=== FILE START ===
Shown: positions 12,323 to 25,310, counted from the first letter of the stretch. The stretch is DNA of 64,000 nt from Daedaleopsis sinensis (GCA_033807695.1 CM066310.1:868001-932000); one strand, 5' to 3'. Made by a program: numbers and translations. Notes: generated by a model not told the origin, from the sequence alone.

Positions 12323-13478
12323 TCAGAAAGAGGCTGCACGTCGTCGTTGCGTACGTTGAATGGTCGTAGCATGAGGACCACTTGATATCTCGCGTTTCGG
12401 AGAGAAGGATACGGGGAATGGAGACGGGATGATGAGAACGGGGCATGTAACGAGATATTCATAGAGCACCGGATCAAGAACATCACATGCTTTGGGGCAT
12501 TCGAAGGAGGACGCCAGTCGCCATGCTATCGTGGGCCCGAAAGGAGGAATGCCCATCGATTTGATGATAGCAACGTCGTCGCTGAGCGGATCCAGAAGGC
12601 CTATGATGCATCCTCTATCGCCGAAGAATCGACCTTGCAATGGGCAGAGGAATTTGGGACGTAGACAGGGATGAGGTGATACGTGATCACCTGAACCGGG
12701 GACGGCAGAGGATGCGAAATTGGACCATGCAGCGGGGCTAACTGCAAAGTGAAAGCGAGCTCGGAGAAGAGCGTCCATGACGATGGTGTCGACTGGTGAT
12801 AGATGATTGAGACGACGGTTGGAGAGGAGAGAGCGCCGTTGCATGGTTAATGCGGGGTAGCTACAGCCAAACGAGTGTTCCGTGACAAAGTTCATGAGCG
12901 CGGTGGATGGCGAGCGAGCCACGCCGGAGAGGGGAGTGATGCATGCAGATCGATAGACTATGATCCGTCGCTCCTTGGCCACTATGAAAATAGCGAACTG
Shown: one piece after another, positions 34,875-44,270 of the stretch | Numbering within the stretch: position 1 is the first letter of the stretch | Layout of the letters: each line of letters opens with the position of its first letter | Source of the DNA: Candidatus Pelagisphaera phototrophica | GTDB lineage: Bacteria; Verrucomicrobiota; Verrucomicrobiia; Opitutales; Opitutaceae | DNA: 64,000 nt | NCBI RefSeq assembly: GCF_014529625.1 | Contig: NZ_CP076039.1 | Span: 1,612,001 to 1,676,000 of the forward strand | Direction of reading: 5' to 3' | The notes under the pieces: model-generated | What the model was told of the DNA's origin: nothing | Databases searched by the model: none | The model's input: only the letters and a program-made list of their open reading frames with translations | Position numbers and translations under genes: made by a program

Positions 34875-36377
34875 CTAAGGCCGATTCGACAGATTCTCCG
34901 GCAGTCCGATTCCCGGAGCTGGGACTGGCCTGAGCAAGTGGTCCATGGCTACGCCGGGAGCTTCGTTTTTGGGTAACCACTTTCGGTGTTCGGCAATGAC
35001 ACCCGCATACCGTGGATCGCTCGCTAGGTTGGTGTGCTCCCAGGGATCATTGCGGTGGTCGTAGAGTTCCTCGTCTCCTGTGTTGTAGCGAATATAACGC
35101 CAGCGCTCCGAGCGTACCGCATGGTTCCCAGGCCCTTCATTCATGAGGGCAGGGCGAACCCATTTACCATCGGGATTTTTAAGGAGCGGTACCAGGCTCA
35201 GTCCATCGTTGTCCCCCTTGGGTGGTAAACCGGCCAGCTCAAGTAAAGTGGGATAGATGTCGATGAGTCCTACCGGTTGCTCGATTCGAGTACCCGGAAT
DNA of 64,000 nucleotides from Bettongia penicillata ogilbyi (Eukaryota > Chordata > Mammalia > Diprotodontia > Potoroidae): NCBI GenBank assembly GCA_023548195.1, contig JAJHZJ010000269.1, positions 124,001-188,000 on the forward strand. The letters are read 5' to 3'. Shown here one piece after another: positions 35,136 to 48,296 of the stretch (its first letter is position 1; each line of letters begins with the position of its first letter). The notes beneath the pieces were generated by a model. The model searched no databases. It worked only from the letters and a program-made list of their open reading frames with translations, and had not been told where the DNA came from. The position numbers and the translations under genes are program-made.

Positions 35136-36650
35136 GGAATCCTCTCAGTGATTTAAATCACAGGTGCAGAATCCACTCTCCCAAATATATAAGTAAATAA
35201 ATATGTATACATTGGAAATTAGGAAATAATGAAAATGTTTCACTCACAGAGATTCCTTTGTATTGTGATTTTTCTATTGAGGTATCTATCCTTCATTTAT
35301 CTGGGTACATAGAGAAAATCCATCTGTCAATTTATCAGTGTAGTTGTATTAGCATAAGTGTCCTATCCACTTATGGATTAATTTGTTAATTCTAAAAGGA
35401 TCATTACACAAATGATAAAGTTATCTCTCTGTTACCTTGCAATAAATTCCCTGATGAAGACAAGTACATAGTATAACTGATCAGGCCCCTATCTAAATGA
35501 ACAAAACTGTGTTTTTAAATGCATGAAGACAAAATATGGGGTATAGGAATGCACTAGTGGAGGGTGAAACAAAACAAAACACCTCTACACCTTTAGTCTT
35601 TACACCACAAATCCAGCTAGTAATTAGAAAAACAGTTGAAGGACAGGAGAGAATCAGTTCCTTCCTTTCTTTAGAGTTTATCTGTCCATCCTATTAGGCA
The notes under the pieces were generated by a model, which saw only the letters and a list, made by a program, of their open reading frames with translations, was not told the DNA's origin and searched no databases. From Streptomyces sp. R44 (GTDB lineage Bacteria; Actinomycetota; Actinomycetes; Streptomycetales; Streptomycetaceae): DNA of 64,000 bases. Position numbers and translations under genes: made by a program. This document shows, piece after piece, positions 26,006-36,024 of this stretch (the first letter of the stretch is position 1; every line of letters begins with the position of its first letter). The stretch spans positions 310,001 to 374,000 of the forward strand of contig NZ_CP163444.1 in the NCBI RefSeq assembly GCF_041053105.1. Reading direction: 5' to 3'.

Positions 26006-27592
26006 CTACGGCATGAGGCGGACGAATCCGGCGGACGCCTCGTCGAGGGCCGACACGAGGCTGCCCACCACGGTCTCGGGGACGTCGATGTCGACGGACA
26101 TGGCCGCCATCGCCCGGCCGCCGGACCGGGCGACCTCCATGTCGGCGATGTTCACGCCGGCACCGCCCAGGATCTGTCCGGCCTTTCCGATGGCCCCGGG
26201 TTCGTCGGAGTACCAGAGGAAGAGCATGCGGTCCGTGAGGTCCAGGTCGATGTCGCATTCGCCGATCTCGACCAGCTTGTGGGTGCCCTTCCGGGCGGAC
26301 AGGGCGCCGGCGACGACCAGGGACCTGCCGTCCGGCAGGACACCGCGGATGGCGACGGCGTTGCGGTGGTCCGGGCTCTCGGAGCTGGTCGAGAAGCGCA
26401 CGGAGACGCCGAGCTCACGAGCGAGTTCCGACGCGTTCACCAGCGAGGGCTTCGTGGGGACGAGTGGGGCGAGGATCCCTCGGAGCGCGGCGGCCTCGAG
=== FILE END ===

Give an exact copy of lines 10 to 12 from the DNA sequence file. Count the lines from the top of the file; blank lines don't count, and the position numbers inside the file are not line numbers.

Shown: one piece after another, positions 34,875-44,270 of the stretch | Numbering within the stretch: position 1 is the first letter of the stretch | Layout of the letters: each line of letters opens with the position of its first letter | Source of the DNA: Candidatus Pelagisphaera phototrophica | GTDB lineage: Bacteria; Verrucomicrobiota; Verrucomicrobiia; Opitutales; Opitutaceae | DNA: 64,000 nt | NCBI RefSeq assembly: GCF_014529625.1 | Contig: NZ_CP076039.1 | Span: 1,612,001 to 1,676,000 of the forward strand | Direction of reading: 5' to 3' | The notes under the pieces: model-generated | What the model was told of the DNA's origin: nothing | Databases searched by the model: none | The model's input: only the letters and a program-made list of their open reading frames with translations | Position numbers and translations under genes: made by a program

Positions 34875-36377
34875 CTAAGGCCGATTCGACAGATTCTCCG